WHEN John Marenghi lost nearly two stone in six months, he put the weightloss down to his new diet.
But the 51-year-old’s wife Liz was sceptical about the dramatic drop and suggested he see a doctor.
Tests went on to show John, of Rowlands Castle, had bowel cancer and would need major surgery followed by six months of chemotherapy.
But he battled back and a year after finishing his chemotherapy course he ran the London Marathon in 2016 and raised £5,000 for Queen Alexandra Hospital’s Rocky Appeal, which is raising money to by a da Vinci robot for keyhole surgery. This will be used to help others with bowel cancer.
And with April marking Bowel Cancer Awareness Month, the dad-of-four is warning people to look out for the symptoms of bowel cancer.
One of the most common symptoms is blood after going to the toilet.
John did notice a small amount of blood and told himself he would ‘act on it’ if it occurred again.
But, as there was no reoccurrence, John put it to the back of his mind.
It was only when Liz pointed out his diet could not be the reason he had lost so much weight that he again noticed very small traces of blood in his stools.
He said: ‘I went to my GP but, to be honest, he didn’t seem too concerned at first.
‘It was only when I returned again as the condition worsened that he sent me for tests which showed I had a stage three tumour that needed immediate treatment.
‘National screening for bowel cancer doesn’t start until you reach 60 but it can happen to anyone.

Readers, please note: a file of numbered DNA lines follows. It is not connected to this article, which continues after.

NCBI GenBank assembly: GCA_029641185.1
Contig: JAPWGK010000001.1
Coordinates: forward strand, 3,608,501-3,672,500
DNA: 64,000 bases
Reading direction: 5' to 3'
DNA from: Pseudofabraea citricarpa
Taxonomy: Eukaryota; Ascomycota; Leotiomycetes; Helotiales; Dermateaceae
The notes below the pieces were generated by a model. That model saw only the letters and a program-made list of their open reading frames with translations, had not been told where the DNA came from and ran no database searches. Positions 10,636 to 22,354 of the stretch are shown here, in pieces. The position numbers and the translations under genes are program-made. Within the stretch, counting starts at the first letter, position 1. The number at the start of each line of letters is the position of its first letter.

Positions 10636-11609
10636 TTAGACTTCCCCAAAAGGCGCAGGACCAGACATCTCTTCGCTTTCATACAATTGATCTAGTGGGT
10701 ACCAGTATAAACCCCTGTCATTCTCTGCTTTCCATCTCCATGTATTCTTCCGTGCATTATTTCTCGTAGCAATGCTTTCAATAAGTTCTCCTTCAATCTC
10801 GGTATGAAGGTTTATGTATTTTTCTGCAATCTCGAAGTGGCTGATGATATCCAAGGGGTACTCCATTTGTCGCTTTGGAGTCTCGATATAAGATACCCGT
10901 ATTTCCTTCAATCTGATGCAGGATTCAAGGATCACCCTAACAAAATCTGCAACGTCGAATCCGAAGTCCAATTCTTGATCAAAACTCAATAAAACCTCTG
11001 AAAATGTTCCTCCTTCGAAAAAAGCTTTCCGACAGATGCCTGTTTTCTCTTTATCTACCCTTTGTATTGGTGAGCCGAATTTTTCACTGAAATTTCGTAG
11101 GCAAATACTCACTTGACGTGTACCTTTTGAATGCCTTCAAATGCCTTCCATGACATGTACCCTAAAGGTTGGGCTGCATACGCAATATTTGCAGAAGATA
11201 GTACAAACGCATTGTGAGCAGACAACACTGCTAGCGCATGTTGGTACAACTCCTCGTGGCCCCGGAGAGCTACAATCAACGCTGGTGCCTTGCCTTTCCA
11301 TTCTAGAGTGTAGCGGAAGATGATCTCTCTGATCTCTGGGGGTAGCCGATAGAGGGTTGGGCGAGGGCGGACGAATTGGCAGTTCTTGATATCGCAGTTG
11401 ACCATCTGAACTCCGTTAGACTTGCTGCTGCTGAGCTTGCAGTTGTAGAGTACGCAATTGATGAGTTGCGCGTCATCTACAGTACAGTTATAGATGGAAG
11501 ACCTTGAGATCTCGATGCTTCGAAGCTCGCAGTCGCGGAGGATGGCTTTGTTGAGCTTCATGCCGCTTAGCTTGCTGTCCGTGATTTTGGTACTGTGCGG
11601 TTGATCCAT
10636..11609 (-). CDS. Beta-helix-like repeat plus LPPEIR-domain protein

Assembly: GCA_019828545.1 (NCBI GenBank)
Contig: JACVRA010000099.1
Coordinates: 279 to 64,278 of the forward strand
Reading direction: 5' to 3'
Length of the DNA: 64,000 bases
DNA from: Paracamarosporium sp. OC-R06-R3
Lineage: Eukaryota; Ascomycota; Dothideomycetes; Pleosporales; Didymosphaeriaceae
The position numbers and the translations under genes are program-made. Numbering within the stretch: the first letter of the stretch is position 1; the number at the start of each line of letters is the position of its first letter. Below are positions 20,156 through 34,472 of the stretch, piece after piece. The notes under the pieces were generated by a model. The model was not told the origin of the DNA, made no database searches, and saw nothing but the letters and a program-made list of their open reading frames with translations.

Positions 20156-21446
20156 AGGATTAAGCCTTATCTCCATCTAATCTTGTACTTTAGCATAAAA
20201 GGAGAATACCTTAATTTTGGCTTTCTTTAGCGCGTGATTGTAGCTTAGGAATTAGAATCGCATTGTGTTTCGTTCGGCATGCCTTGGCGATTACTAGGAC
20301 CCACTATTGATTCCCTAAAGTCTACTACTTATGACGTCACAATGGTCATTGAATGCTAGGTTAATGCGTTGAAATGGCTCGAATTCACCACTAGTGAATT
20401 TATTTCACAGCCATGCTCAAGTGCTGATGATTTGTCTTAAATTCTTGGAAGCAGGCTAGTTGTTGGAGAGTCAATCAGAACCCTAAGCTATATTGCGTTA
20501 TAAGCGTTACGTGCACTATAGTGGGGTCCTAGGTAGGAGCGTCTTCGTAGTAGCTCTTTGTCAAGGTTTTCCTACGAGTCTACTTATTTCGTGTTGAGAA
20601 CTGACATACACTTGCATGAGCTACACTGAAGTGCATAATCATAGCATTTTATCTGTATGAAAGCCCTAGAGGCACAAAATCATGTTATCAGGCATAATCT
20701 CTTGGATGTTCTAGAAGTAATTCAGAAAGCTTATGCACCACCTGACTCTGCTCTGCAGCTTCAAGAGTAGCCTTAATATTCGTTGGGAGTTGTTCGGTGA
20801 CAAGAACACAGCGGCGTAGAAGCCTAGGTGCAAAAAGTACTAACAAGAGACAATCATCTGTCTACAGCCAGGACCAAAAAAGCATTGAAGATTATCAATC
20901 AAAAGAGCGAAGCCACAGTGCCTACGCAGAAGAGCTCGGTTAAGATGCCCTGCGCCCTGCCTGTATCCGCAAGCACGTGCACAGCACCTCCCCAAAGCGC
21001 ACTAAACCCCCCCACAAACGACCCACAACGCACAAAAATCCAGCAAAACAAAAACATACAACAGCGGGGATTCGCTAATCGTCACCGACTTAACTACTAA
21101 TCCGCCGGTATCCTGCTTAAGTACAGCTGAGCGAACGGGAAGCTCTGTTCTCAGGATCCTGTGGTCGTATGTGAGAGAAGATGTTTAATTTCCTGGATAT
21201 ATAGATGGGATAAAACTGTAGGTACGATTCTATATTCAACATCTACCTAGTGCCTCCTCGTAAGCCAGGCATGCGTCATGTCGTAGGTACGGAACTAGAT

‘To say I was shocked is an understatement. I was only 51, I was reasonably fit and I had just been told I had a cancer normally found in people over 60.’
John, a sales manager, had his initial treatment at Spire Portsmouth Hospital in Havant, and underwent an 11-hour operation to remove the tumour at QA, carried out colorectal surgeon Jim Khan.
This was followed by six gruelling months of chemotherapy.
John added: ‘It was tough, at times very tough, but you have to focus on the end result.
‘There will be times when you feel fine and others when you feel absolutely terrible but it is important to keep telling yourself you will get through it.
‘I can’t thank Mr Khan enough - it is no exaggeration to say he saved my life and I will be eternally grateful to him and the whole medical team for the care they gave me.’
April is dedicated to raising awareness of bowel cancer and encouraging people to recognise any possible symptoms.
It is the UK’s second biggest cancer killer but - if diagnosed at the earliest stage - can have an almost
100 per cent survival rate.
Mr Khan said: ‘A change in your bowel habit that lasts for three weeks or more and blood in your poo are warning signs that need acting upon as soon as possible.
‘Other signs include unexplained weight loss, feeling tired without reason, stomach pains or a lump in the stomach.
‘Most people with these symptoms don’t have bowel cancer. Other health problems can cause similar symptoms - but if you have one or more of these, or if things just don’t feel right, go to see your GP.’